The Nigerian edition of the Space Apps Challenge kicked off yesterday with a press conference in Lagos. Starting today the participants in Lagos, Calabar and Ilorin will form teams and begin to hack away at solutions to any of NASA's 40 challenges.
In a developing nation like Nigeria still battling with challenges like stable electricity, potable water and infrastructure, one might forced to ask if such a venture into space exploration is not tantamount to putting the cart before the horse. Space exploration is seen as the final frontier of technological advancement, so what business does a developing nation like Nigeria taking part in a space apps hackathon?
Hobby today, life changer tomorrow
A lot of the world's mainstream, everyday technology today started out as a niche tool or a hobby. Think about the internet for example; at the beginning only the military and certain educational institutions had access to it. But today our lives centre around it; from eCommerce to internet banking, email, instant messaging, everything we take for granted. Blogging, one of the offsprings of the internet, started out as a hobby but is now a big business for many. The same can be said of drone technology, which started out as a hobby, but it now being being to great use in all spheres of society.
All of these technologies mentioned above happen to be direct or indirect offsprings of space exploration. Without space exploration, there wouldn't be satellites or drones. Without satellites there wouldn't be internet, and without the internet, we would be missing out on a lot of the comfort we enjoy. The mobile phones we use, the live football matches we watch, down to water filters, all these wouldn't exist if man did not at some point feed their curiosity about space exploration.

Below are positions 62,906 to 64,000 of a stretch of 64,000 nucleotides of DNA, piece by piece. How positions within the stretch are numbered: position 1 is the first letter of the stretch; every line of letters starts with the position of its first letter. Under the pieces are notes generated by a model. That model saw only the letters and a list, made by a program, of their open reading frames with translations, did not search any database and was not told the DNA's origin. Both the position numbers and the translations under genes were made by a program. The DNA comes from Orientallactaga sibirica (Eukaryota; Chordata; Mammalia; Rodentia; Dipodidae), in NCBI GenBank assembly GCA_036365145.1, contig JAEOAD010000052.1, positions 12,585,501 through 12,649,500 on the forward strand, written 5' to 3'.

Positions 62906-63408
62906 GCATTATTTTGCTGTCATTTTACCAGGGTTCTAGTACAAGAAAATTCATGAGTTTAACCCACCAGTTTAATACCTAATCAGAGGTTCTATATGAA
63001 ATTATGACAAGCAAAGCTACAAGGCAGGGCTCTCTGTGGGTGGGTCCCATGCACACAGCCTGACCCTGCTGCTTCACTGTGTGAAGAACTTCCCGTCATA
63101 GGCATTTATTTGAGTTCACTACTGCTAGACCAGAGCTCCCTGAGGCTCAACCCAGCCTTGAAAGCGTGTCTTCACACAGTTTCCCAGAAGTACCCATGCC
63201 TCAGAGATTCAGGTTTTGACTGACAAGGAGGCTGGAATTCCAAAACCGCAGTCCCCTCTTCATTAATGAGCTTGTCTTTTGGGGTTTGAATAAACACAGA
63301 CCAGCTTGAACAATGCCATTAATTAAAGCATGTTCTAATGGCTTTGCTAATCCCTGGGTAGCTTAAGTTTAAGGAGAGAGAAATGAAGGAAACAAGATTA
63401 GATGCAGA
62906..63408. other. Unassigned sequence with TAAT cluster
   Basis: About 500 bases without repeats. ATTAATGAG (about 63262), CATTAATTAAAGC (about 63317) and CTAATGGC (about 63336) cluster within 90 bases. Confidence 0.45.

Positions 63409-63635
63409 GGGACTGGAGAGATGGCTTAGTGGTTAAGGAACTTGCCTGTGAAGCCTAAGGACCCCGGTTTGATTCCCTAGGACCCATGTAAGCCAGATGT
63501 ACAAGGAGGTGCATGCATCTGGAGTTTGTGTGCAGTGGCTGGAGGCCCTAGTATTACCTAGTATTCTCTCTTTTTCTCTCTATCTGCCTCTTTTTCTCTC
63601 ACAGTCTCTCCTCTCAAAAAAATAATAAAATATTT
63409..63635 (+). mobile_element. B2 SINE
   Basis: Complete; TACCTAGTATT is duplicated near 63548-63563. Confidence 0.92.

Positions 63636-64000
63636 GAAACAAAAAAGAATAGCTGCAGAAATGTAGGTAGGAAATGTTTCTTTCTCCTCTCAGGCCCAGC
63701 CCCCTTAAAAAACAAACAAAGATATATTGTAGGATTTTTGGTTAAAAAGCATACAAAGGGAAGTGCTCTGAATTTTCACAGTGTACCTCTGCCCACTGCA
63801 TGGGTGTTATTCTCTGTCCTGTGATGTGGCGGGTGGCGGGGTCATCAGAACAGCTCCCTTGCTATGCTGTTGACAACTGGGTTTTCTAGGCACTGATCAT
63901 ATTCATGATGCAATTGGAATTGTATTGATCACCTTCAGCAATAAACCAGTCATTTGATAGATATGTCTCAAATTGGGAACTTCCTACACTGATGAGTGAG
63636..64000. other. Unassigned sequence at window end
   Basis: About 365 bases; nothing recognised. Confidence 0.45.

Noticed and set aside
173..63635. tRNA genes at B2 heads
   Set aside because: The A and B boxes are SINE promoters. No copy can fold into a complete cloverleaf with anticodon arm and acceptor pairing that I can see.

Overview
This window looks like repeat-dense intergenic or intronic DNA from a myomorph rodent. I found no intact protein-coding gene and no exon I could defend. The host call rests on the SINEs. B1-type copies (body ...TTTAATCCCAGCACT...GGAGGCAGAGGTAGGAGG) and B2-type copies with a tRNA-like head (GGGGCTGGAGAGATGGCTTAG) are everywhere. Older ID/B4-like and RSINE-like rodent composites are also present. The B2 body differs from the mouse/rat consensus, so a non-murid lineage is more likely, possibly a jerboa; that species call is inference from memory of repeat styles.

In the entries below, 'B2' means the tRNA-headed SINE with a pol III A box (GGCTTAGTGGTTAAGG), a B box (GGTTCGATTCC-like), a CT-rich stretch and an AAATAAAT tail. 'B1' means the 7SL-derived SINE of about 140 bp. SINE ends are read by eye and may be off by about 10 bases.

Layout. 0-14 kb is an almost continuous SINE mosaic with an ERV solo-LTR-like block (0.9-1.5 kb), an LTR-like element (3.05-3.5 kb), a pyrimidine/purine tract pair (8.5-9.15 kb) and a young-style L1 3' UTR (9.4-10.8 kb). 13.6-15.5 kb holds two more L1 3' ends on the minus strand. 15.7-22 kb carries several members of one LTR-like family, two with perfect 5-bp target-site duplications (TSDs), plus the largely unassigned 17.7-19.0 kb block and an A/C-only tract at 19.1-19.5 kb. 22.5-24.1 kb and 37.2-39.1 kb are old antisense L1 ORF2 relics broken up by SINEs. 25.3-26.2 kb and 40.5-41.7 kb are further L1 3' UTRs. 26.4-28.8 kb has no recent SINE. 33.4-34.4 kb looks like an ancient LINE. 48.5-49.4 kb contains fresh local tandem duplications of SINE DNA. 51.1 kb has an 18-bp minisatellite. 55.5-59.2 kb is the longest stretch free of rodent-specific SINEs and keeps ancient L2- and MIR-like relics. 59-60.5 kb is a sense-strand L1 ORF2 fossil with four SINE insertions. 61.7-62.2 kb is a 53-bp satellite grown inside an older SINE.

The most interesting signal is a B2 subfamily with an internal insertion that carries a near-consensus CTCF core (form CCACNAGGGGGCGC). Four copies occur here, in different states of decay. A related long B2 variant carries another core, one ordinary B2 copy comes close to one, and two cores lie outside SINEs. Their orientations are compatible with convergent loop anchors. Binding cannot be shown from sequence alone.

What's the Space Apps Hackathon's role in all of these?
An interest in space exploration today, translates to a place in tomorrow's technological advancement.
The Space Apps hackathon is open to anyone with the desire to learn and explore! From beginners to experts to non-technical delegates and even kids. The International Space Apps Challenge Nigeria has created special "Space for Youths" programme that will cater to primary and secondary school students. Thanks to the wonder of LEGO, they get to will explore and solve tough localized challenges around 3D Design and printing, robotics, climate issues and product design.
The idea is to catch them young and open up their mights to the endless possibilities in space exploration. There is also a women-in-tech component of this year's event that get more women involved in tech.
If Nigeria is going to be among the top 20 economies by 2020, then it’s never too early to start getting more developers and kids – particularly kids – interested in space exploration. We’ve already established that space exploration inspires technologies that are instrumental to our everyday lives. The developers who will be inspired today may play a major role in the future of our technological advancement. And kids who will be inspired today may become the future engineers, physicists, astronauts that will spearhead the Nigerian technology revolution. This is why the International Space Apps Challenge is a big deal for Nigeria.
The International Space Apps challenge is currently ongoing in Lagos, Calabar and Ilorin. It will run its course for the next 3 days, culminating in a final pitching event on Sunday the 19th of April. Winners of the Nigeria edition will have their names and products forwarded to NASA in the USA for the global final.